Apple says it has provided Epic with “the 3.6 million documents” produced by Apple during its developer class action and consumer class action suits, though Epic believes they could have been provided sooner.
Epic claims it has made “an initial production of more than 16,000 pages from the files of Timothy Sweeney,” Epic’s CEO, but Apple believes Epic may have “cherry-picked” the documents that may “omit a significant amount of relevant materials.”
Apple also claims Epic received a third-party discovery request before it formed its lawsuit against Apple, to which Epic allegedly told Apple to “just wait a bit,” then filed the lawsuit before responding to the subpoena.
Epic denies theft
On October 23 , Epic made another filing to the court, arguing its actions are a “far cry from the tortious – even purportedly criminal – conduct that Apple’s Opposition depicts.” This is in reference to Apple’s claims that “Epic’s flagrant disregard for its contractual commitments and other misconduct has caused significant harm to Apple.”
“Simply put, Epic did not ‘steal’ anything that belonged to Apple. Epic could not and did not ‘steal’ the proceeds from the sales of its own creative efforts. Nor did Epic interfere with any prospective economic advantage Apple sought to gain from ‘Fortnite’ users separate and apart from their interest in ‘Fortnite,” the filing claims.
Epic then accuses Apple’s theft accusation of boiling down to the “extraordinary assertion that Epic’s collection of payments by players of Epic’s game to enjoy the works of Epic’s artists, designers, and engineers is the taking of something that belongs to Apple.”
Epic was “forced to agree to make Apple its agent” for Apple Store sales as part of the license agreement, then openly admits “by offering ‘Fortnite’ users the choice of making purchases directly from Epic, Epic breached those contractual provisions (assuming they are legal.)”
Epic credits players
On November 10, Epic issued credits to macOS and iOS “Fortnite” players who bought the V-Bucks in-game currency, allowing them to use their purchases on other platforms while updates to the iOS and macOS versions of the game were effectively blocked.
Players on macOS received a credit the equivalent to unspent V-Bucks bought from Epic directly, while iOS players received the equivalent for the currency bought via the App Store itself.
Apple counterclaims limited to breach of contract
In a November 11 filing, Judge Yvonne Gonzalez Rogers of the U.S. District Court for the Northern District of California granted Epic a motion for judgment on tort-based counterclaims leveled by Apple. In effect, this tossed all of Apple’s counterclaims, except those relating to a breach of contract.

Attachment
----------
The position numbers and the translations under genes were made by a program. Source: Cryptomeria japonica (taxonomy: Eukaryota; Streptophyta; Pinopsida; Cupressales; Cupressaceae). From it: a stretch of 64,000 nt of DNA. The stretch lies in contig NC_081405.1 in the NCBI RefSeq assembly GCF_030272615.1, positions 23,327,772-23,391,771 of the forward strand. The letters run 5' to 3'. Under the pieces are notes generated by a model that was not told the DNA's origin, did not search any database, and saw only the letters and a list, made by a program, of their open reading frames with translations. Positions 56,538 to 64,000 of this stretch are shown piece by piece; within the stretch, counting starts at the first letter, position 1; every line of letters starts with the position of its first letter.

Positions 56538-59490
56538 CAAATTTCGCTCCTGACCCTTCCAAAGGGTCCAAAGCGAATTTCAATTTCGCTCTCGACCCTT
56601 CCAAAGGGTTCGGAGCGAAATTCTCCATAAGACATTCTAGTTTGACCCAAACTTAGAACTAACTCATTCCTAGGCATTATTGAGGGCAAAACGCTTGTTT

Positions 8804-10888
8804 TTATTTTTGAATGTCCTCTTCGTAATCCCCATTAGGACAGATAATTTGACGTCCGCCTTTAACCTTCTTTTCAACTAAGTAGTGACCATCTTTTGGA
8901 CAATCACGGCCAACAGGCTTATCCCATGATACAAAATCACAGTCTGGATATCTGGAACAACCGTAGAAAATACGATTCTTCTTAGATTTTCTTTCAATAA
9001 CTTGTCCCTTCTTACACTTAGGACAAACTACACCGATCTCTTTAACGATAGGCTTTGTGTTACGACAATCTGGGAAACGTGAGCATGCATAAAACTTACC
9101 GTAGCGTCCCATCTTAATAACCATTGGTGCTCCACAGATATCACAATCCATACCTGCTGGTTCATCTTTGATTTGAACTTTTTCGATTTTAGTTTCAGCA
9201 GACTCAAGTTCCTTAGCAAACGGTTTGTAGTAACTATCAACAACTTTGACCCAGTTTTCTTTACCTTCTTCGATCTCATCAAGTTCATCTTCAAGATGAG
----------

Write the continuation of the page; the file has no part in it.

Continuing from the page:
Apple had defended its arguments by insisting Epic “is stealing money from Apple,” and “The victim of theft has always had the right to sue for conversion to get its property back from the thief – irrespective of the technical means by which the conversion is accomplished.”
The Judge believed Apple had failed to show any independently wrongful act on Epic’s part beyond a breach of contract.
The Fight in Australia
On November 18, Epic filed a complaint with the Federal Court of Australia, bringing the legal fight to a new continent. Apple was accused of “substantially lessening competition” and a “misuse of market power,” echoing arguments in its US-based lawsuit.
“Apple has locked down and crippled the ecosystem by imposing an absolute monopoly on distribution and through the restrictions placed on in-app purchases,” Epic argues. “They are preventing entire categories of business and software applications from being developed in their ecosystem and this excessive control is bad for competition, choice, and innovation.”
Just like the U.S. battle, Epic is not seeking damages in Australia against Apple.
Apple wants Australian case tossed
The following month in December, the first hearing in the Australian case had Apple arguing Epic Games had contractually promised to settle disputes and litigation in the U.S. District Court for the Northern District of California. As such, Apple wanted the case in Australia to be tossed.
Epic’s argument to the court was that the case concerned “great competition harm,” and breached Australian law.